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This Week in CRE History: Full Steam Ahead for D.C.’s Union Station

This week, 113 years ago, Washington D.C.’s Union Station came into existence. The Beaux-Arts masterpiece would serve as one of the biggest transportation hubs for the federal capital and a testament to adaptive reuse.

Two stations become one

Trains had been arriving in Washington D.C. long before Union Station was chartered. In fact, there were two stations: one run by Pennsylvania Railroad and one run by Baltimore and Ohio Railroad. The two-station approach was crowding the National Mall and limiting the influx of more visitors to the burgeoning metropolis (a single, large station would be able to support more visitors than two smaller ones).


In 1901, the two railroad companies announced their plan to build a joint station. Two years later, Congress passed “An Act to provide a union railroad station in the District of Columbia.” President Theodore Roosevelt signed it into law on February 28th, 1903, and authorized the Washington Terminal Company to construct a station that was “monumental in character.” Daniel Burnham, renowned architect, was assigned the responsibility.


The choice location for such a monumental station? A boggy and marshy neighborhood named Swampoodle.

The rise and fall

Union Station was completed in April 1908, but took another few decades to reach its full potential. During the 1940s, the station became a major transportation hub for the war effort, serving nearly 200,000 passengers a day.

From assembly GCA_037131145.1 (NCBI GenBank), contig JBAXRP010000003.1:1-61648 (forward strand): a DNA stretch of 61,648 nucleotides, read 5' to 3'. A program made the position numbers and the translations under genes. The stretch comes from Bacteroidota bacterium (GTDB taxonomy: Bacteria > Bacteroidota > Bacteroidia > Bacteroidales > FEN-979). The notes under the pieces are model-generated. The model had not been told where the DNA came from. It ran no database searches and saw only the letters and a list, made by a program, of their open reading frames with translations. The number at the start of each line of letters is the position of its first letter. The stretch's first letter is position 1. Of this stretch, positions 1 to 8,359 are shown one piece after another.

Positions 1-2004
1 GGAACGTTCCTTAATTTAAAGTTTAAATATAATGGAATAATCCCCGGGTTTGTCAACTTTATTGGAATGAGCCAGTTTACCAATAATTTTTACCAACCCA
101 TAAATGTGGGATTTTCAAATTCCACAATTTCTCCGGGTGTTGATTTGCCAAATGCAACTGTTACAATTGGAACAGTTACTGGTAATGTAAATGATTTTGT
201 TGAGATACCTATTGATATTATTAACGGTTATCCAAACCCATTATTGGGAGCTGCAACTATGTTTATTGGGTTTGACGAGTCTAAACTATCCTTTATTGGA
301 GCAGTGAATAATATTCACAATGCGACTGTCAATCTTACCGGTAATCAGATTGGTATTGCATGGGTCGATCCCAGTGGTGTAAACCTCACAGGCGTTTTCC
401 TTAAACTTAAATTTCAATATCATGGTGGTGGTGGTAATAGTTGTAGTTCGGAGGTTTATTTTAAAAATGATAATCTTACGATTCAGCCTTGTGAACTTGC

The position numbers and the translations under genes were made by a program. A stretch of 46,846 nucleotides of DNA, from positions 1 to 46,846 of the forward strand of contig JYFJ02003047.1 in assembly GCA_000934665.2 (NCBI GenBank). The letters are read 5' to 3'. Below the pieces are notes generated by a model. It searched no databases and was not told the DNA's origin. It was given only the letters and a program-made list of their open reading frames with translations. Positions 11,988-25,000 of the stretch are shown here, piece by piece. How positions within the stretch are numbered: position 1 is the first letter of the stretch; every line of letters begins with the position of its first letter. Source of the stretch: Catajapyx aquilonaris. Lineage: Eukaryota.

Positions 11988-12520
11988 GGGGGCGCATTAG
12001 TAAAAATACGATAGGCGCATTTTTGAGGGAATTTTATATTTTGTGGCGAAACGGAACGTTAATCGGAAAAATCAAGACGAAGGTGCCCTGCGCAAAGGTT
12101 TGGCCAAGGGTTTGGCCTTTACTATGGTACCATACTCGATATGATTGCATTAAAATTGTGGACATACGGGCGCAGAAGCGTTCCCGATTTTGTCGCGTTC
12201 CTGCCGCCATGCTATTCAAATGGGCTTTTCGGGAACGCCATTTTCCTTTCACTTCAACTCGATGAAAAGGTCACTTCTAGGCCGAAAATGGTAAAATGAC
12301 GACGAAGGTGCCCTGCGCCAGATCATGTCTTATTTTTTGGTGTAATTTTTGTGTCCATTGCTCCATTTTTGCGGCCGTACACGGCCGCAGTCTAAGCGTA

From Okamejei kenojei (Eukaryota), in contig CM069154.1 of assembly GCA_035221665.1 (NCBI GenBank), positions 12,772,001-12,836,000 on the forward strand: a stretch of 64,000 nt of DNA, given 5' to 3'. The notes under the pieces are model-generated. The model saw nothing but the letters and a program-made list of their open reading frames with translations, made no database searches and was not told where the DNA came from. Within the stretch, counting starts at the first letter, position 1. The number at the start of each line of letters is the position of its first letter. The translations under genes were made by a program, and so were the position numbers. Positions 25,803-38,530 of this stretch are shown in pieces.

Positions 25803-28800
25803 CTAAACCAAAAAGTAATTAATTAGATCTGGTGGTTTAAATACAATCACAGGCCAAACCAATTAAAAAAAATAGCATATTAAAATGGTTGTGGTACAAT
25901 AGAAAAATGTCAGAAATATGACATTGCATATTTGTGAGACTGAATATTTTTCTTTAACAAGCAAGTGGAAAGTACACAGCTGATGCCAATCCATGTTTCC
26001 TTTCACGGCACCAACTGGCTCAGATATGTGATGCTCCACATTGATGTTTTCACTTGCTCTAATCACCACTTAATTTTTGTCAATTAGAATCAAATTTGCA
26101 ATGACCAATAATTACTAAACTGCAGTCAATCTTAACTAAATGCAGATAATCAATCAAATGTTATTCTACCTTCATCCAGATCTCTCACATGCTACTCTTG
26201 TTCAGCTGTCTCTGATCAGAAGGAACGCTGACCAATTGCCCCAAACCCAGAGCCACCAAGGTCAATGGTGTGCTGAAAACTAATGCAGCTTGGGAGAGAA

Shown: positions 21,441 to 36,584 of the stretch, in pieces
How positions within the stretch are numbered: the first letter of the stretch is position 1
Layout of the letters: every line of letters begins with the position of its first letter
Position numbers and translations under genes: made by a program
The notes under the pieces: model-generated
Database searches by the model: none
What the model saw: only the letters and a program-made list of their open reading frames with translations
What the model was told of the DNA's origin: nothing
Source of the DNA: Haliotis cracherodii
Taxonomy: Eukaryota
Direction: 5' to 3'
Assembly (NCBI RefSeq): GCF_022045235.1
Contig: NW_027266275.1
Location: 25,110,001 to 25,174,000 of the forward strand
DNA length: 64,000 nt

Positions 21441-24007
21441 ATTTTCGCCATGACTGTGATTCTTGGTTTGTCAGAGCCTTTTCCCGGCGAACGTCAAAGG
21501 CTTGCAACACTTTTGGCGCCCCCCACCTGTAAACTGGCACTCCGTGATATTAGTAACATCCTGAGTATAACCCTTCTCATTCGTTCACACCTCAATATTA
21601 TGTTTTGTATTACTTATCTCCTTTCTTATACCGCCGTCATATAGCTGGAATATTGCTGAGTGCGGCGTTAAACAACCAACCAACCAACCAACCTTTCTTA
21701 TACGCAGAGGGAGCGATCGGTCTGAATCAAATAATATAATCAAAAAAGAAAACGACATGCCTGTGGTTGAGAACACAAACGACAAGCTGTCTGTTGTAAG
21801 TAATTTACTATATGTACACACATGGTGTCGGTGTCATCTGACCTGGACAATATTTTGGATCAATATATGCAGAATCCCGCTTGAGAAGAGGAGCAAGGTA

But, in the aftermath of the war, the station fell into disrepair. The wear-and-tear of the previous decade — combined with the relative inactivity of the 1950’s — left Union Station as a shadow of its former self. The federal government took over the building for a new National Visitor Center in the 1960’s, ultimately naming it to the National Register of Historic Places.


The literal breaking point of the station’s decay came in 1981 “when a driving rain sent pieces of the ceiling, already damaged by a leaky roof, crashing down into the main waiting room.” It was falling apart.

The renovation

Later that year, Congress passed the Union Station Redevelopment Act and tasked the Department of Transportation to figure out the best approach.


What followed was one of the most successful adaptive reuse projects to date. A public/private partnership was formed in 1983 between the government and three firms — LaSalle Partners Limited, Williams Jackson Ewing, and Benjamin Thompson & Associates Architects — with the goal of revitalizing the failing station.


The $160 million renovation took just over two years to complete. It restored the aesthetics of the building and introduced over 200,000 square feet of retail space, 50,000 square feet of restaurant space, and 100,000 square feet of office space. Hundreds of eateries and specialty shops flooded the space; Amtrak seized the office space as its national headquarters.


Today, the station see an estimated 90,000 visitors through its doors each day. Growth in the station has also translated into the surrounding neighborhoods.The convenience and vibrancy brought by the station have encouraged further development of, for example, the Capitol Hill neighborhood — as both a residential and office neighborhood.


Next time you’re in DC, make sure to check out the station.

Billy Fink
Billy Fink
Billy Fink is a former member of the VTS team. Subscribe to the VTS blog: https://blog.vts.com/
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